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Running a business from home in a rental property

There are many benefits of working from home, whether it is cutting your business costs, having more time with your family, or giving yourself more flexibility with your working hours.

But what if you are tenant? Is it legal to run your business from home? Do you need to check with your landlord? What permissions do you need?

In this guide, we explain everything you need to know to start running your business from home in a rental property.

Is it legal?

Although there are some exceptions, the answer is yes.

There are strings attached, the property must remain residential, meaning no more than 40 per cent of its square footage can be used for business purposes. This shouldn’t be a problem for tenants who only use a computer for their work, but on the other hand if your business is selling large items online, the storage of your stock could be a problem.

Check your tenancy agreement

Before you do anything else you will need to check your tenancy agreement, there will be further information there on running a business from your rented property.  

In a standard Assured Shorthold Tenancy (AST) agreement it will normally stipulate something along the lines of:

The Tenant must not use the Property for the purposes of a business, trade, or profession except with the prior written consent of the landlord which must not be unreasonably withheld or delayed. In particular, it will not be unreasonable for the landlord to withhold consent if there is a reasonable likelihood that the use proposed would:

(a) give rise to a tenancy to which Part II of the Landlord and Tenant Act 1954 (business tenancies) applies; or

(b) cause a nuisance to the occupiers of neighbouring properties or significantly increase wear and tear to the Property.

In a nutshell, this means that you will need written permission from your landlord before you can run your business from home. However, since the Small Business, Enterprise and Employment Act 2015 was passed, landlords can only refuse permission if they have a ‘reasonable justification’.

The three main reasons why a landlord could reasonably refuse permission for a tenant running their business from a rental property are:

  1. It would change the property from residential to business use
  2. It would significantly increase wear and tear to the property
  3. It would cause a nuisance to the neighbours

Changing the property from residential to commercial

The landlord can refuse permission if your business effectively changes the property from a residential to a commercial property. This happens when the main function of the property is commercial, rather than being a home. As a rule, when over 40 per cent of the property is being used for a business, it is then considered a commercial property. Another consideration here is that it would also conflict with the landlord’s residential mortgage.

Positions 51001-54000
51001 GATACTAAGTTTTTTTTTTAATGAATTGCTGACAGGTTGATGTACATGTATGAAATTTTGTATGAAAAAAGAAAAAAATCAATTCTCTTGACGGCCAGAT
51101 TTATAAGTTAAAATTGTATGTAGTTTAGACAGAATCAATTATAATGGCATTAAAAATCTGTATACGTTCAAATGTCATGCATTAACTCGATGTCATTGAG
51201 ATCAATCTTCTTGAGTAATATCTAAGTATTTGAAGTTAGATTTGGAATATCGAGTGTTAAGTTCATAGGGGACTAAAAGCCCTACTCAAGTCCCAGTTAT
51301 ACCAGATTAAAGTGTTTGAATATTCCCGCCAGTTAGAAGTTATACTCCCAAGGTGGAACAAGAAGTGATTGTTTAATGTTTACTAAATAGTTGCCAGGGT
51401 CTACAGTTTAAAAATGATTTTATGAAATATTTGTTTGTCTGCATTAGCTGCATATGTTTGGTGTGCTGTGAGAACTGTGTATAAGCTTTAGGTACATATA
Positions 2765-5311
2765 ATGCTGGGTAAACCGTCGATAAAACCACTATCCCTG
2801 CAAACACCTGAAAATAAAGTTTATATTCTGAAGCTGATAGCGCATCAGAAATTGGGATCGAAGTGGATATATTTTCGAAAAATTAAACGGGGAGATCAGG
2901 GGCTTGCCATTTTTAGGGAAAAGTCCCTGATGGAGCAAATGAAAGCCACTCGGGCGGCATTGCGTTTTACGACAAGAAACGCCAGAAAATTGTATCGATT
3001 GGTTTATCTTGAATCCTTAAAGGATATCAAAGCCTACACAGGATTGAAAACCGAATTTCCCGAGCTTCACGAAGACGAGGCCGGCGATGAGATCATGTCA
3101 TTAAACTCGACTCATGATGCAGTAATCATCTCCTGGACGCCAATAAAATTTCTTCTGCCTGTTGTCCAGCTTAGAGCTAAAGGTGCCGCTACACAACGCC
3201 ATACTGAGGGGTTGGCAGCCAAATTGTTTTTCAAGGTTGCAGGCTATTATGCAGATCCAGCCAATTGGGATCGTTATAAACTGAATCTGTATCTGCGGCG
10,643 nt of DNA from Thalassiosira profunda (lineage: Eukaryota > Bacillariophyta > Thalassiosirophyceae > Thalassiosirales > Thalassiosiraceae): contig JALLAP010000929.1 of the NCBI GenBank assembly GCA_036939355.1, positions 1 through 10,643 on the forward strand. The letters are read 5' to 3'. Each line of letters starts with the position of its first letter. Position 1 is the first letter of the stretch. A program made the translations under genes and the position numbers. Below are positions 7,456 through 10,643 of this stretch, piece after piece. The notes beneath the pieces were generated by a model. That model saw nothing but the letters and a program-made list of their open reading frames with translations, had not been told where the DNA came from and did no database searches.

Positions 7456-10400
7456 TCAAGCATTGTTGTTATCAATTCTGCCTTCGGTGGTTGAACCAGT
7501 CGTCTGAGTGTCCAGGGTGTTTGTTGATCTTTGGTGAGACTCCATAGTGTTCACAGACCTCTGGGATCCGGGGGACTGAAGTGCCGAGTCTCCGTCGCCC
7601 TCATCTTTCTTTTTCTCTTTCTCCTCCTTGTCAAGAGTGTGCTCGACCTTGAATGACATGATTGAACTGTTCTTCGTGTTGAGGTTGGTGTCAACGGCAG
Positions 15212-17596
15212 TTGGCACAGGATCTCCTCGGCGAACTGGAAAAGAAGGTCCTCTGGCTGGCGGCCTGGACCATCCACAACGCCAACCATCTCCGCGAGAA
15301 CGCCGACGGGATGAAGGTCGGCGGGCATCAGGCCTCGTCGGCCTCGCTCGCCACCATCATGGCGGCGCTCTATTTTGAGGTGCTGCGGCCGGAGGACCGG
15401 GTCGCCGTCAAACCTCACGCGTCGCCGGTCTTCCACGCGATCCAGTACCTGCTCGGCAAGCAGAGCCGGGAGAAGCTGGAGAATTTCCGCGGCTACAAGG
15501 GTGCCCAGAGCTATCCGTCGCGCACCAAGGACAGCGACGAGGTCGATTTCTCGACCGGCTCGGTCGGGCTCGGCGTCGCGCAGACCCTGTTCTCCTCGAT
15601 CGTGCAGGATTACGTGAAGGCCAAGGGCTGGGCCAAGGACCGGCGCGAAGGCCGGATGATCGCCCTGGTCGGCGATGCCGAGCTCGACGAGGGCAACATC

Increase in wear and tear

Another reason permission could be refused is if the nature of the business significantly increases the wear and tear on the property. It is important to be open and honest with your landlord about your business and try to accurately describe what a typical day would look like. This will allow your landlord to give a fair and informed decision when it comes to wear and tear.

Businesses that involve animals, lots of visitors, or the use of pungent chemicals may require some extra consideration from the landlord, for example pet grooming or beauty therapy. Whereas businesses ran from just a laptop and a phone, like a web designer or a PR consultant, are unlikely to be denied.

Nuisance to neighbours

If the business is likely to cause a nuisance to nearby neighbours that is also grounds for having permission withheld. This could be through noise if you are operating loud machinery or playing loud music for example. It could also be through increased footfall or traffic, either people visiting you or if you have lots of couriers collecting and dropping off parcels.

What other permissions are needed?

If you are expecting an increase in traffic you will need to gain permission from your local planning office, even if your landlord already gave you the green light. You will also need to contact them if you trade to the public from the premises or if you will be producing excess dust or smells.

You will need to speak with your local council if you require a new license for the premises.

What else do I need to consider?

Insurance

Before you start running your business from home, you need to make sure that you have sufficient business insurance to cover your contents and property. You will need to speak to your landlord as well to ensure that any insurance policies they have aren’t affected by your business.

Utility bills

Remember that if you are staying at home more, you may see an increase in your utility bills. If you pay for these in your rent, your landlord may want to raise how much you pay.

You may also need to consider your internet package and ensure that you have a generous data allowance if you are having regular video calls or sending and receiving large files online.

Business rates

You may also be subject to business rates when you start working from home, however, this is unlikely unless the property is part business and part domestic (living above your shop for example) or you either sell goods to people who visit your property or you employ people who work at your property.

If you are unsure whether you are subject to business rates, you can find further information on the Government’s guidance on running a business from home.

Working from home best practices

New to working from home? We have written a guide on the best practices including how to stay focused, eligibility for tax relief and maintaining your health and wellbeing.

Read the guide

Homeworker

 

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